With my clients the first job is always adopting or improving Agile. My methodology is named, “Agile Agile: The Agile adoption of Agile methodologies”. This piece is about the first steps, winning support and starting to sprint with minimum disruption.
Winning support always requires some evangelism. The prospect of change meets with reluctance. Two common concerns I hear a lot:
“We can’t start engineering until we have a complete spec.”
“We don’t have time to write user stories and attend meetings.”
From another perspective it’s not surprising. All development teams need to know their ultimate goal. They need to know what product they’re shipping. Management pushes for a spec, viewed as completely describing the goal and product.
And every person on every team is ridiculously busy. Adding processes like sprint planning, daily stand-ups, reviews and retrospectives isn’t possible. No features are developed in these meetings and no bugs fixed. Everyone has more important work and no time for user stories and meetings. Time for learning a new Agile tool? Never!
So here’s what I do
Agile is like learning a second language for these teams. Teach it the same way English is taught to migrants as a second language. Teach teams to function better than they did, in the same environment, with the same goals, but a new language and additional benefits. Minimize change and take steps toward Agile without changing existing priorities and without unnecessary process change.
I encourage writing specs as a planning process. Teams should adopt a shared vision for their product and an MVP (Minimum Viable Product) list of features. Typically in a spreadsheet. Also user experience designs and project plans showing dependencies and milestones. These create visibility on resource requirements so teams can adapt and grow with the best mix of skills and experience.
Specs are never finished. It’s impossible to cover every detail in every aspect. Not possible to design every detail of every visual and interactive design element. Can’t measure every performance requirement or optimize every Microservice before engineering starts. Also plans change and specs need to be maintained.
Focus on ensuring the best use of time for all team members. Use the artifacts from the spec to set priorities and save time writing user stories that describe work. This is the best way to start Agile as a second language. Show the quickest benefits with the minimum change and minimum disruption.
The concrete details
Start with the MVP spreadsheet. If you don’t already have it, add a column for priority and rank the features. Make a second column for prerequisites. Use this column to identify the features that have the fewest prerequisites. These are the features for which work can start immediately. Prerequisites could be other features, hiring a new developer, licensing a tool, completing a design, fixing certain bugs or anything else. It doesn’t matter if you name the prerequisites or give a number to the size of the prerequisite or just put an asterisk next to features with no prerequisites.
Now you can sort the MVP spreadsheet based on priority first and prerequisite second. Let’s focus on the top priority features with the least prerequisites. I’ll whisper a secret, this is the backlog for the first sprint.
But not so fast
We’re not really sprinting yet and we don’t have support for Agile adoption. What we have done is identify which features should be developed now. We’re confident these are the top features so we can invest in describing the work thoroughly.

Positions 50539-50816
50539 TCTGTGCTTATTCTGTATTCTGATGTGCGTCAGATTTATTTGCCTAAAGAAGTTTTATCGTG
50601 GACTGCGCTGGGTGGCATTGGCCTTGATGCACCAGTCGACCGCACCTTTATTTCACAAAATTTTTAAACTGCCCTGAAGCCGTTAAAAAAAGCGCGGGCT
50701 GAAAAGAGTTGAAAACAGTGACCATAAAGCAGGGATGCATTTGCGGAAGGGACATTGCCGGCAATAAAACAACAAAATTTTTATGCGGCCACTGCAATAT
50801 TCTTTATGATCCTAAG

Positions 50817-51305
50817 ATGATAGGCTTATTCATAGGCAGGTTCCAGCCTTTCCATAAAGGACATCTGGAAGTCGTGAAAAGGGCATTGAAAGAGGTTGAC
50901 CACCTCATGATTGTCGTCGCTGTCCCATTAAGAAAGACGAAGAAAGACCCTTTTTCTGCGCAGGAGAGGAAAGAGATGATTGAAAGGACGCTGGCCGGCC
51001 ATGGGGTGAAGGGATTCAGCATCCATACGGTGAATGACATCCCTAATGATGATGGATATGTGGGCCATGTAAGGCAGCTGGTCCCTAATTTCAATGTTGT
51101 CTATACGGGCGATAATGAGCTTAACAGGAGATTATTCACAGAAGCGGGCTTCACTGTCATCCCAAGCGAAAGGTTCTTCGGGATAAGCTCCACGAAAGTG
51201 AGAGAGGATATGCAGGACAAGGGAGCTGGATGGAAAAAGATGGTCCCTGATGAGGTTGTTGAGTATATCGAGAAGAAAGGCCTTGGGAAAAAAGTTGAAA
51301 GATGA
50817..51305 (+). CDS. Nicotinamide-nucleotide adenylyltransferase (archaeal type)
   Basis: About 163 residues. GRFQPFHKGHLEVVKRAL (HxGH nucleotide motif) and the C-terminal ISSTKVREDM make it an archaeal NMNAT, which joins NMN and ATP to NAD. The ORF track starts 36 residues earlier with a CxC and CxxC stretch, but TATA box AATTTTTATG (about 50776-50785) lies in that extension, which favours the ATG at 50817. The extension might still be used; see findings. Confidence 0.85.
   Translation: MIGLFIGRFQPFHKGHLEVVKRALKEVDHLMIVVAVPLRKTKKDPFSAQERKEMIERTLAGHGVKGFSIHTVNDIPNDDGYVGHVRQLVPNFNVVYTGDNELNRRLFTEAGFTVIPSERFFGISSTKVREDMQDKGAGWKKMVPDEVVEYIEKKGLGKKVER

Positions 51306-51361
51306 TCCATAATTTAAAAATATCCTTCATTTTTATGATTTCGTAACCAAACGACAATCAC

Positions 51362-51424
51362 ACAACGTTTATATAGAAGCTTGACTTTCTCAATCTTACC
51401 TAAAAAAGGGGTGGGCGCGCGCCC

Describe each feature. Gather all available artifacts. This includes algorithms, schemas, interfaces, designs, performance requirements and test plans. Identify which missing artifacts are required before work can start.
Assign an owner or two owners to each feature. Have them write a very brief overview of the feature and a bullet list of tasks to execute. The first tasks should address any missing artifacts. Once this is complete for every feature, you have the first sprint plan.
The summaries, task lists and pointers to artifacts should be stored in a single online-accessible repository. I recommend both ZenKit and Trello boards. Each feature can be a card or each feature a list with cards for each task. Any purpose-built Agile tool will support this too, but not required at this point. For very small teams, a simple spreadsheet or document would suffice.
As work progresses, the repository should be updated. Links should be added for new artifacts. Tasks updated as they are completed. New tasks added and obsolete tasks tagged or deleted. Do this for 2 weeks. Redo the entire exercise after 2 weeks, starting with the next priorities and prerequisites in the MVP spreadsheet. Also carry over any unfinished work from the first 2 weeks. Now you are ready for the second sprint.
Every subsequent sprint will be easier to plan. Each sprint should address the top remaining priorities in the MVP spreadsheet. If the product vision changes, the MVP spreadsheet will change accordingly. The process of planning sprints remains the same.
The MVP can now be ranked and sorted to show the top priority and most achievable features. This is the most important work to be accomplished in the next 2 week sprint. The team has a repository which is a system of record showing top work for the team. The repository is online so it’s visible to all management and other stakeholders. As work is completed, forward progress is visible to everyone.
This is the first stage of Agile Agile, the Agile adoption of Agile methodologies. We’ve leveraged existing process and artifacts. We’ve minimized disruption and change. The team has an online system of record visible to management and all stakeholders. We can see immediate benefits of visibility, adhering to priorities and the potential for measurable progress.
In future posts I’ll present the next steps for easiest Agile adoption with maximum benefits.